Table 2 Baseline characteristics of patients from the Guangdong Lung Cancer Institute
Full table

Validation of the stage of T1 tumors presenting with VPI

In the SEER (external) cohort, the overall 3-year survival rates for the T1a-PL0, T1b-PL0, T1c-PL0, T2a-PL0, T2b-PL0, and T1-PL+ groups were 80.6%, 82.4%, 76.7%, 73.5%, 70.0%, and 71.7%, respectively (Figure 1B). There were no significant differences in survival between the T1-PL+ and T2a-PL0 (P=0.706) or the T2b-PL0 (P=0.117) groups. Moreover, there was no significant difference in LCSS between the T2a-PL0 and T1-PL+ groups (P=0.792); however, a trend toward a significant difference (P=0.094) was observed between the T2b-PL0 and T1-PL+ groups (Figure 1C).

To further assess the differences in survival, we compared the DFS and OS among the T2a-PL0, T2b-PL0, and T1-PL+ groups in the GLCI cohort, in addition to various features classified using a heatmap, as shown in Figure 2A. There were no significant survival differences in DFS between the T1a-PL+ and T2a-PL0 (P=0.982) and T2b-PL0 (P=0.213) groups (Figure 2B). However, the T1-PL+ group had a significantly better OS than the T2b-PL0 group (P=0.047) (Figure 2C).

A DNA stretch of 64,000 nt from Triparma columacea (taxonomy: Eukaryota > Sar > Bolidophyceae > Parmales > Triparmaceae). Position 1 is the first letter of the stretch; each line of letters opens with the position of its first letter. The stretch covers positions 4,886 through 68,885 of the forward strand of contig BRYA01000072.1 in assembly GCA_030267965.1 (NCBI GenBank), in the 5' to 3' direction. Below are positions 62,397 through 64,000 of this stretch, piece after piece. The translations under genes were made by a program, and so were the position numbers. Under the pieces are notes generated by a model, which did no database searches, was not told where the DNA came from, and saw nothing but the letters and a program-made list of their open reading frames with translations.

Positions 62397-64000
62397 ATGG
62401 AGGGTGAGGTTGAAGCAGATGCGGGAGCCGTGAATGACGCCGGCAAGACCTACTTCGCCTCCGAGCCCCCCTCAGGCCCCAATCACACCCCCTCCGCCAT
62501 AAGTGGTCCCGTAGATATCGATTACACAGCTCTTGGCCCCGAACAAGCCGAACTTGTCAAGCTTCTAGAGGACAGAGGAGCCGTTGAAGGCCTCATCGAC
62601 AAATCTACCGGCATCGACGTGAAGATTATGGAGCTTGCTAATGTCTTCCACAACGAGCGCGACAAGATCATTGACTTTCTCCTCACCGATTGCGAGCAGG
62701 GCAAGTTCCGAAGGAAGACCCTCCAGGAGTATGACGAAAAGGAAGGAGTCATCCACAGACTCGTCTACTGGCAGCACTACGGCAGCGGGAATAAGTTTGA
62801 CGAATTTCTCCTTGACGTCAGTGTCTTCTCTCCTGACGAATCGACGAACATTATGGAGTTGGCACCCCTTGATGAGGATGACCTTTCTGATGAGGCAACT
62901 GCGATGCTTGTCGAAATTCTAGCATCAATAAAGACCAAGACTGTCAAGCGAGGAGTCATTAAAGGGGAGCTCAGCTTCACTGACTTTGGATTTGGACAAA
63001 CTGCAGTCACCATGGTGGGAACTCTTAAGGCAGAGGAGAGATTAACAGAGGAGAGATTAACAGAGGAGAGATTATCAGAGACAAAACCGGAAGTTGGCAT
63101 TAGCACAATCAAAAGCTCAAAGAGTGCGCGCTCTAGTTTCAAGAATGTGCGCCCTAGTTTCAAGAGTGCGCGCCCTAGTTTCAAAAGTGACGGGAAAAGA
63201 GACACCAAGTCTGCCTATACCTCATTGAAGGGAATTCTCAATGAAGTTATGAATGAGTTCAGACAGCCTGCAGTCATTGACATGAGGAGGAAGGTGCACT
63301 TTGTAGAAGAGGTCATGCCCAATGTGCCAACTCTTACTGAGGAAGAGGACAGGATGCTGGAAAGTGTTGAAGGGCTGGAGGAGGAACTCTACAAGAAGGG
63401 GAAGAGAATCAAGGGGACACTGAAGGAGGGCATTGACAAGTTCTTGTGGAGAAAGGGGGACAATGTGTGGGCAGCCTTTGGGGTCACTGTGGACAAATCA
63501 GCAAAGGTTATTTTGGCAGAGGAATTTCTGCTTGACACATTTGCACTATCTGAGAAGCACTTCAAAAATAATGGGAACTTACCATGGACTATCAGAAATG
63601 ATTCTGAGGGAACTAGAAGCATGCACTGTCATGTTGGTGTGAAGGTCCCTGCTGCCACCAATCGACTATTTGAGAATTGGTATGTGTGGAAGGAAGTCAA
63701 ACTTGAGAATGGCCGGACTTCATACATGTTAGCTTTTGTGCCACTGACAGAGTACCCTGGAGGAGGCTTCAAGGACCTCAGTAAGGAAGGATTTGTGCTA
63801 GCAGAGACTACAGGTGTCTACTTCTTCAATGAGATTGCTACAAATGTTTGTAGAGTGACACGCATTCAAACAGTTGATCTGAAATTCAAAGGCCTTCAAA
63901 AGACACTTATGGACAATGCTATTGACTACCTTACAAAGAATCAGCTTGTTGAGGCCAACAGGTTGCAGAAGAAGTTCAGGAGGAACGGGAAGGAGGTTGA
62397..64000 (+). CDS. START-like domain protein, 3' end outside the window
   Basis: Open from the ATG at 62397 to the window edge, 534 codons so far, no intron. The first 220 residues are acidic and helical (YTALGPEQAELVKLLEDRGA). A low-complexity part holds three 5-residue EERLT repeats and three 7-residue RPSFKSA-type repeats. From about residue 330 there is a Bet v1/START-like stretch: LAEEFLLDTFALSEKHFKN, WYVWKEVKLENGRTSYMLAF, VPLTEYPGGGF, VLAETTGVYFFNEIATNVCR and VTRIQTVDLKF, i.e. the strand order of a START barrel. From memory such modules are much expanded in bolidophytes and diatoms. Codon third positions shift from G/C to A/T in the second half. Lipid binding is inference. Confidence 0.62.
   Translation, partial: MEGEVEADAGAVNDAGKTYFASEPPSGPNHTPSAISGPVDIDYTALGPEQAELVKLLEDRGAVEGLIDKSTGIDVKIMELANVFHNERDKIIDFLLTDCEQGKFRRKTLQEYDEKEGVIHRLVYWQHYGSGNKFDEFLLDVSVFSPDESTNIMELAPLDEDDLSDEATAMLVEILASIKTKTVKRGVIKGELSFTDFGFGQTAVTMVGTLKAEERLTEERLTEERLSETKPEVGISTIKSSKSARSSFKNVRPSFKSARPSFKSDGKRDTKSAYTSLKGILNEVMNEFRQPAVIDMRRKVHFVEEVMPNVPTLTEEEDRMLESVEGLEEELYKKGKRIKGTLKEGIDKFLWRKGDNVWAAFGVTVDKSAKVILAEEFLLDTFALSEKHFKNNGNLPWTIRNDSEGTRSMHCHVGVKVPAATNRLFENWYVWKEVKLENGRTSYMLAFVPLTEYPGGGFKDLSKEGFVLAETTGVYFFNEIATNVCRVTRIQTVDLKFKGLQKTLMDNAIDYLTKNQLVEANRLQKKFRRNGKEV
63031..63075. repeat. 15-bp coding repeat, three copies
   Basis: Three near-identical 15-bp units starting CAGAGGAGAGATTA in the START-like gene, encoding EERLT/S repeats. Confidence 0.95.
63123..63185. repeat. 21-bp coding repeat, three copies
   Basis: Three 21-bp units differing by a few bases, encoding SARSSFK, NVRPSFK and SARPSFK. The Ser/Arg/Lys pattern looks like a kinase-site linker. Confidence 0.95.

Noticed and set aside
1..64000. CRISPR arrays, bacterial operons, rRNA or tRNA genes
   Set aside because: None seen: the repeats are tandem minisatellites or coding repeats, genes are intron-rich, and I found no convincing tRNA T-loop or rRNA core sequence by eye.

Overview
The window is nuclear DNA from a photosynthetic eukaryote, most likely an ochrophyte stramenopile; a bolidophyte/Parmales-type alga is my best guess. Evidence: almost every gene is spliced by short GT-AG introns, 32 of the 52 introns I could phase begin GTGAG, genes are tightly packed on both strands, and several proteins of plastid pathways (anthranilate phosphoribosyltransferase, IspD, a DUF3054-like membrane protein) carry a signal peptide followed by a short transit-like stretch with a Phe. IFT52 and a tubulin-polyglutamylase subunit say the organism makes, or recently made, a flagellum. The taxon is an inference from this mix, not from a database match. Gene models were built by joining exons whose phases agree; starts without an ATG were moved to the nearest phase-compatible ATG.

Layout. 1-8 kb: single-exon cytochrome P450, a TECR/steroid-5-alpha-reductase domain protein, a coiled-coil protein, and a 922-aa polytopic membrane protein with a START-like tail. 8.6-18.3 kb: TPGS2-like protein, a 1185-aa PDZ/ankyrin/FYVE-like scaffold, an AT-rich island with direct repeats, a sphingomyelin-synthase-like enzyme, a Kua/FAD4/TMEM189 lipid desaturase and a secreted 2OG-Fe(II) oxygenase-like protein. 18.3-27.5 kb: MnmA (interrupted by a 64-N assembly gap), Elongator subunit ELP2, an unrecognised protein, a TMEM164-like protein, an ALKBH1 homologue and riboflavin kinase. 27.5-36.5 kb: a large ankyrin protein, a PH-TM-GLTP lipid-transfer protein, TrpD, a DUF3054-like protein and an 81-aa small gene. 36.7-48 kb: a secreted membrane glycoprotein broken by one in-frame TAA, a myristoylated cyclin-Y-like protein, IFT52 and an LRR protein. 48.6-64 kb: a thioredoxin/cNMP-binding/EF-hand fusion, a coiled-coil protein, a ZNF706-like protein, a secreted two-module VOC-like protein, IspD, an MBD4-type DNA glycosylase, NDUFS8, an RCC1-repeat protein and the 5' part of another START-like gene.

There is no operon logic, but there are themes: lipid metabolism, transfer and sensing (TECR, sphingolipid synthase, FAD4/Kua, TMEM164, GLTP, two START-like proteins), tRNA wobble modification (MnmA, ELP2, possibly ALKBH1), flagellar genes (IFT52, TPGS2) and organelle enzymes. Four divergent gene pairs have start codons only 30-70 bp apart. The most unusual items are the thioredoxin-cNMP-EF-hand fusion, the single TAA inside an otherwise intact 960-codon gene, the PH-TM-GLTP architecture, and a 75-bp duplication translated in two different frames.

Figure 2 Feature analysis and the result of DFS and OS in the GLCI cohort. (A) Heatmap visualization of the distribution of features including prognosis; (B) DFS curves stratified by T stage and VPI status of cases at GLCI; (C) OS curves stratified by T stage and VPI status of cases from GLCI. VPI, visceral pleural invasion; OS, overall survival; DFS, disease-free survival; GLCI, Guangdong Lung Cancer Institute.

These results suggest that T1 tumors presenting with VPI were appropriately staged as T2a, consistent with the AJCC 8th edition TNM system.

Surgery for T1a tumors presenting with VPI

The SEER cohort included 1,352 T1-PL+ patients who had undergone a specific type of surgery; of these, 89 patients had T1a-PL+. Among T1-PL+ patients, there was a significant difference in OS between the sub-lobectomy and non-sub-lobectomy groups (P=0.025, HR 0.75; 95% CI: 0.56–0.96; Figure 3A). However, a clear benefit of non-sub-lobectomy for T1-PL+ patients could not be identified with respect to LCSS (Figure 3B). Among T1a-PL+ patients, there were no significant differences in survival between the sub-lobectomy and non-sub-lobectomy groups (Figure 3C,D).